The Multi-Hz test gives audiologists a quick way to find the resonant frequency of the middle ear to help identify ossicular discontinuities and fixation disorders. Diagnostically, this can be employed to document pre and post-surgery for ossicular disorders to confirm success for the patient and physician.
Before we take a look at how the device performs this test, let’s do a brief review.
Middle ear testing has been a standard component in audiometric evaluations for many years. It is performed regularly to objectively document the compliance of the middle ear system, monitor chronic middle ear fluid, evaluate Eustachian tube function and used it in combination with the audiogram to develop a complete picture of a patient’s hearing. In most cases, using the total admittance (Y) obtained with the 226 Hz probe tone provides enough information for basic diagnosis. This is the fastest way to “confirm” a normal middle ear system; however, when a more critical look at the middle ear is required, higher frequency probe tones, resonant frequency testing and individual admittance components can provide detailed information.
Middle ear testing has been described as evaluating the impedance of the ear. Impedance refers to the opposition of the flow of energy; in other words, if energy (sound) is introduced to a system (ear), how much of the energy is blocked, or impeded. Impedance is not a practical measurement for an office setting, so the commercial impedance bridges are measuring Admittance, which is the inverse of impedance. Admittance is measuring the ease at which energy (sound) flows through the system (ear). Admittance (Y) is a measurement taken at the plane of the tympanic membrane and is made up of two components, susceptance (B) and conductance (G). Susceptance (B) is also called the “stiffness” of the middle ear system and refers to the relationship between the springy parts and the mass of the middle ear. In other words, this is the way the ligaments, tendons, and muscles work with the bones in the middle ear to transmit sound. Typical middle ear testing at 226 Hz probe tone provides very predictable and reliable results using the total admittance (Y). There is no need to separate the individual components because at that probe tone, the total admittance (Y) is equal to the susceptance (B). Research has shown that when using the 226 Hz probe tone, the springy portion of the susceptance is transmitting the sound through the system. Conductance (G) refers to the loss of energy due to friction in the system. Resonance frequency testing shows us where the springy and mass components have equal contribution and the system is most efficient for energy transfer. The ear is a machine with working parts; therefore, there will be a natural amount of energy lost.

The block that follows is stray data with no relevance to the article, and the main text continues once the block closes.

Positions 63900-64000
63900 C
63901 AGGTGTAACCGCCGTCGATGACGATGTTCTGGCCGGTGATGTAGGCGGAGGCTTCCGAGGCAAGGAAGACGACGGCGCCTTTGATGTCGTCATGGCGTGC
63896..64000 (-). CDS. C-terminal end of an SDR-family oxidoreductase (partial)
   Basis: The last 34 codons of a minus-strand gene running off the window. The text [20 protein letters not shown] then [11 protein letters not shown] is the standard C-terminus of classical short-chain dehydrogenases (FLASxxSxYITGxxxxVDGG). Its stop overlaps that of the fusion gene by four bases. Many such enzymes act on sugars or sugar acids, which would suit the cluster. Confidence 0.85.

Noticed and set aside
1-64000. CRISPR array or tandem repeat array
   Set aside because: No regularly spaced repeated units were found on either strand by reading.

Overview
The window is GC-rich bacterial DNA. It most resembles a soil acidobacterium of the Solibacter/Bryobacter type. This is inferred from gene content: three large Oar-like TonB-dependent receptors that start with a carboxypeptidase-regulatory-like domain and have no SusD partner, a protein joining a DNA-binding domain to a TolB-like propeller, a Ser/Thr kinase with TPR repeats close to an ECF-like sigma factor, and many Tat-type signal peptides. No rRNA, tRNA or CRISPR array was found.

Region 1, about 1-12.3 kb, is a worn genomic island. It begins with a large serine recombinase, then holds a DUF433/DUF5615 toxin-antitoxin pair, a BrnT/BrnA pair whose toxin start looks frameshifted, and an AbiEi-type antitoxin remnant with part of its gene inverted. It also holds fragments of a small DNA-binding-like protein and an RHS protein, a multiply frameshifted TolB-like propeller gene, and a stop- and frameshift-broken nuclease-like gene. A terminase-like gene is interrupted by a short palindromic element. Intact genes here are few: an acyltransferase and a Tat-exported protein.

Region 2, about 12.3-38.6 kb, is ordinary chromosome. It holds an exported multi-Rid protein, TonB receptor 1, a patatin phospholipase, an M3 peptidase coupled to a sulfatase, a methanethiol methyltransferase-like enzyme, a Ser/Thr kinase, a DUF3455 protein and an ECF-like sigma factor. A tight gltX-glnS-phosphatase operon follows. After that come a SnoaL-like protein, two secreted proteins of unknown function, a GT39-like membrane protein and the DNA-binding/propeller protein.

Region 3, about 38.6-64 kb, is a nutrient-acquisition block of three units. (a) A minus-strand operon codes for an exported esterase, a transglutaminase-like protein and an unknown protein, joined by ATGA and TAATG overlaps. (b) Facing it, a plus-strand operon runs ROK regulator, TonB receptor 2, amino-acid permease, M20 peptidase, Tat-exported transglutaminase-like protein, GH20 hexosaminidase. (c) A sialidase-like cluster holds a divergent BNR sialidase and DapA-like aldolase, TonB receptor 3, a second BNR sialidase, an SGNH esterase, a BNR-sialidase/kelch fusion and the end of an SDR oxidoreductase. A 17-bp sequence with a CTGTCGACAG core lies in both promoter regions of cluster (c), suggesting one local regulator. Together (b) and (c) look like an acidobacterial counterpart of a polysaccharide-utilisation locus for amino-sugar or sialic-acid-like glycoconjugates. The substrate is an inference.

To run the Multi-Hz test, simply navigate to it from the “More” menu on the device. Once completed, the first three tabs will contain Multi-Hz test data.
1) The 226 Hz Y tympanogram
The 226 Hz tympanogram displays on the graph and the numerical results display in a table on the lower right side of the screen. The Tymp column displays the direction of the pressure sweep and the component that is being shown on the tympanogram. The Vea column displays the acoustic equivalent volume (in cm3 ). The Peak column displays the pressure (daPa) and admittance (mmho) value of the indicated peak of the tympanogram.
2) The difference between the B components at the Start pressure (+200 daPa) represented in the delta-peak graph
This tab contains two graphs. The top graph displays the difference between the immittance component B at the Start pressure (+200 daPa, default) and Peak pressure as a function of frequency (ΔB). The bottom graph displays the difference between the phase angle at the Start pressure and Peak pressure as a function of frequency (ØB). The resonance frequency of the ear is automatically identified by the cursor on the graphic displays where ΔB crosses 0 mmhos. The Delta Peak-Start table contains the numerical values for the graphical results obtained at resonant frequency. The table includes the resonant frequency (Hz), ΔB (mmho), and ØB (degrees). The starting pressure and peak in daPa are also displayed.
3) The Peak pressure and the resonant frequency tympanogram
The tympanogram obtained at resonant frequency is displayed in the graph (immittance component B). The table on lower right side of the graph displays the results of the measurement. The header of the table indicates the resonant frequency.
In the remaining three tabs, It is possible to display additional tympanograms at any probe tone between 250 and 2000 Hz in 50 Hz increments. Users may select an empty tab(s) and press the +/ – buttons or drag the slider bar until the desired tympanogram appears. Repeat for Tab 5 and 6 if desired.
The shape of the tympanogram is very predictable and consistent when using the 226 Hz probe tone. As the probe tone increases toward resonance frequency, there will be notching in the tracing - this is because the mass (bones) portion of susceptance are contributing to sound transmission. The morphology of the tympanogram will be an upside-down W or an M at resonance frequency. As the probe tone increases higher than resonance frequency, the tympanogram will continue to evolve into a V shape (mass portion of Susceptance transmitting sound).